expect { |b| { :a => 1, :b => 2 }.each(&b) }.to yield_successive_args([:a, 1], [:b, 2])

Predicate matchers

expect(actual).to be_xxx         # passes if
expect(actual).to have_xxx(:arg) # passes if actual.has_xxx?(:arg)

Ranges (Ruby >= 1.9 only)

expect(1..10).to cover(3)

Collection membership

# exact order, entire collection
expect(actual).to eq(expected)

# exact order, partial collection (based on an exact position)
expect(actual).to start_with(expected)
expect(actual).to end_with(expected)

# any order, entire collection
expect(actual).to match_array(expected)

# You can also express this by passing the expected elements
# as individual arguments
expect(actual).to contain_exactly(expected_element1, expected_element2)

# any order, partial collection
expect(actual).to include(expected)


expect([1, 2, 3]).to eq([1, 2, 3])            # Order dependent equality check
expect([1, 2, 3]).to include(1) # Exact ordering, partial collection matches
expect([1, 2, 3]).to include(2, 3) #
expect([1, 2, 3]).to start_with(1) # As above, but from the start of the collection
expect([1, 2, 3]).to start_with(1, 2) #
expect([1, 2, 3]).to end_with(3) # As above but from the end of the collection
expect([1, 2, 3]).to end_with(2, 3) #
expect({:a => 'b'}).to include(:a => 'b') # Matching within hashes
expect("this string").to include("is str") # Matching within strings
expect("this string").to start_with("this") #
expect("this string").to end_with("ring") #
expect([1, 2, 3]).to contain_exactly(2, 3, 1) # Order independent matches
expect([1, 2, 3]).to match_array([3, 2, 1]) #

# Order dependent compound matchers
[{:a => 'hash'},{:a => 'another'}]
).to match([a_hash_including(:a => 'hash'), a_hash_including(:a => 'another')])

should syntax

In addition to the expect syntax, rspec-expectations continues to support the should syntax:

actual.should eq expected
actual.should be > 3
[1, 2, 3].should_not include 4

See detailed information on the should syntax and its usage.

Compound Matcher Expressions

You can also create compound matcher expressions using and or or:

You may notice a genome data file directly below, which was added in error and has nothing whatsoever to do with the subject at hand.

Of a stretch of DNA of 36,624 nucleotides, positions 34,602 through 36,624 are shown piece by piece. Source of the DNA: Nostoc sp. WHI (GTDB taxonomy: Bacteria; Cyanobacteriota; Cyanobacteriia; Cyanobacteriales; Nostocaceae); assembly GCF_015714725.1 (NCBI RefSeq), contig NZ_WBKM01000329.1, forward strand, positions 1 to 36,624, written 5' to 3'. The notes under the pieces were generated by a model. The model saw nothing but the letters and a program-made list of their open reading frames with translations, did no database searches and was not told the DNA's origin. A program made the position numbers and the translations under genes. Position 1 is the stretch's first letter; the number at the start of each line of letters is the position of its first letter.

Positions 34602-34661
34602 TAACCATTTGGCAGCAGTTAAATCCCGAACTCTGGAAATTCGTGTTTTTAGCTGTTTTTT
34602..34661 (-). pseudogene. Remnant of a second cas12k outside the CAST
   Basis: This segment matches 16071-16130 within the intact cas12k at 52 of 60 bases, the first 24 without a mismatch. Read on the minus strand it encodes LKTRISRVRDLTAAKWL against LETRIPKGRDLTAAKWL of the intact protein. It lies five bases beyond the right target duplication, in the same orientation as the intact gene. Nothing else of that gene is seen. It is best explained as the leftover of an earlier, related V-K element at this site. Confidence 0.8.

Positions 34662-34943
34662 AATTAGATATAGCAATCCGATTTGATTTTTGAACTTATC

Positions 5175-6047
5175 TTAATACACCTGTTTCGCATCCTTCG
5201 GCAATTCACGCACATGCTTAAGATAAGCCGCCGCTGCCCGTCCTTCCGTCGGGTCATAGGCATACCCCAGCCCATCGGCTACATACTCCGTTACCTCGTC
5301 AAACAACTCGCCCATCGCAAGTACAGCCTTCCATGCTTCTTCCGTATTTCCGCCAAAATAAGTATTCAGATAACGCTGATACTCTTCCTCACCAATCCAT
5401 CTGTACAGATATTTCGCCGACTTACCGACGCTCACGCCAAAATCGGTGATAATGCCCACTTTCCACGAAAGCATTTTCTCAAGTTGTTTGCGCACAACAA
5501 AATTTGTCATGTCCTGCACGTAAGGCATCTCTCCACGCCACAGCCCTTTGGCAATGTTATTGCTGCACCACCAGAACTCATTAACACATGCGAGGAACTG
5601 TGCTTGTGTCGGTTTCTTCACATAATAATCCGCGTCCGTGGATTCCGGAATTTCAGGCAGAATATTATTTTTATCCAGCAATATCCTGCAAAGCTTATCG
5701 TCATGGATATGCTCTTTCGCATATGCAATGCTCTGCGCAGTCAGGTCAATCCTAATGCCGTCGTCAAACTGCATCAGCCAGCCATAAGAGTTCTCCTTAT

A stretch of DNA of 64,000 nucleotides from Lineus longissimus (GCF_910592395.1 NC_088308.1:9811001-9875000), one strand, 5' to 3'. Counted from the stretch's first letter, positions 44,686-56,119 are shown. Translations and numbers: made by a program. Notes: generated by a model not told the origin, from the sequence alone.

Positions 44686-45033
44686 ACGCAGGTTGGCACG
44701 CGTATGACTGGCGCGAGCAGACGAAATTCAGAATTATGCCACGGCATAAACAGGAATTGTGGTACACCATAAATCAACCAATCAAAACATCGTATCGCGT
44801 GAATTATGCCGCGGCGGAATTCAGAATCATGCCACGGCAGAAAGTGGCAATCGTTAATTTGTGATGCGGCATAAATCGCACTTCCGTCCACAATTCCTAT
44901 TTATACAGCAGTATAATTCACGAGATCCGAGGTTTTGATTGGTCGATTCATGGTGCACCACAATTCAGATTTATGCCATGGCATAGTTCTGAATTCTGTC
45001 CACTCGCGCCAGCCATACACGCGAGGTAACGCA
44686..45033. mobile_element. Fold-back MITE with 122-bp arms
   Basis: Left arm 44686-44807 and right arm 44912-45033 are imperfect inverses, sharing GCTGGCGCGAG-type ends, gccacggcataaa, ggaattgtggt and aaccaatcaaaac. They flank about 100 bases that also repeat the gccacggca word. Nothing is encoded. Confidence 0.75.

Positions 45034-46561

expect(alphabet).to start_with("a").and end_with("z")
expect(stoplight.color).to eq("red").or eq("green").or eq("yellow")

Composing Matchers

Many of the built-in matchers are designed to take matchers as arguments, to allow you to flexibly specify only the essential aspects of an object or data structure. In addition, all of the built-in matchers have one or more aliases that provide better phrasing for when they are used as arguments to another matcher.


expect { k += 1.05 }.to change { k }.by( a_value_within(0.1).of(1.0) )

expect { s = "barn" }.to change { s }
.from( a_string_matching(/foo/) )
.to( a_string_matching(/bar/) )

expect(["barn", 2.45]).to contain_exactly(

expect(["barn", "food", 2.45]).to end_with(
a_value > 2

expect(["barn", 2.45]).to include( a_string_starting_with("bar") )

expect(:a => "food", :b => "good").to include(:a => a_string_matching(/foo/))

hash = {
:a => {
:b => ["foo", 5],
:c => { :d => 2.05 }

expect(hash).to match(
:a => {
:b => a_collection_containing_exactly(
:c => { :d => (a_value < 3) }

expect { |probe|
[1, 2, 3].each(&probe)
}.to yield_successive_args( a_value < 2, 2, a_value > 2 )

Usage outside rspec-core

You always need to load rspec/expectations even if you only want to use one part of the library:

require 'rspec/expectations'

Then simply include RSpec::Matchers in any class:

class MyClass
include RSpec::Matchers

def do_something(arg)
expect(arg).to be > 0
# do other stuff

Also see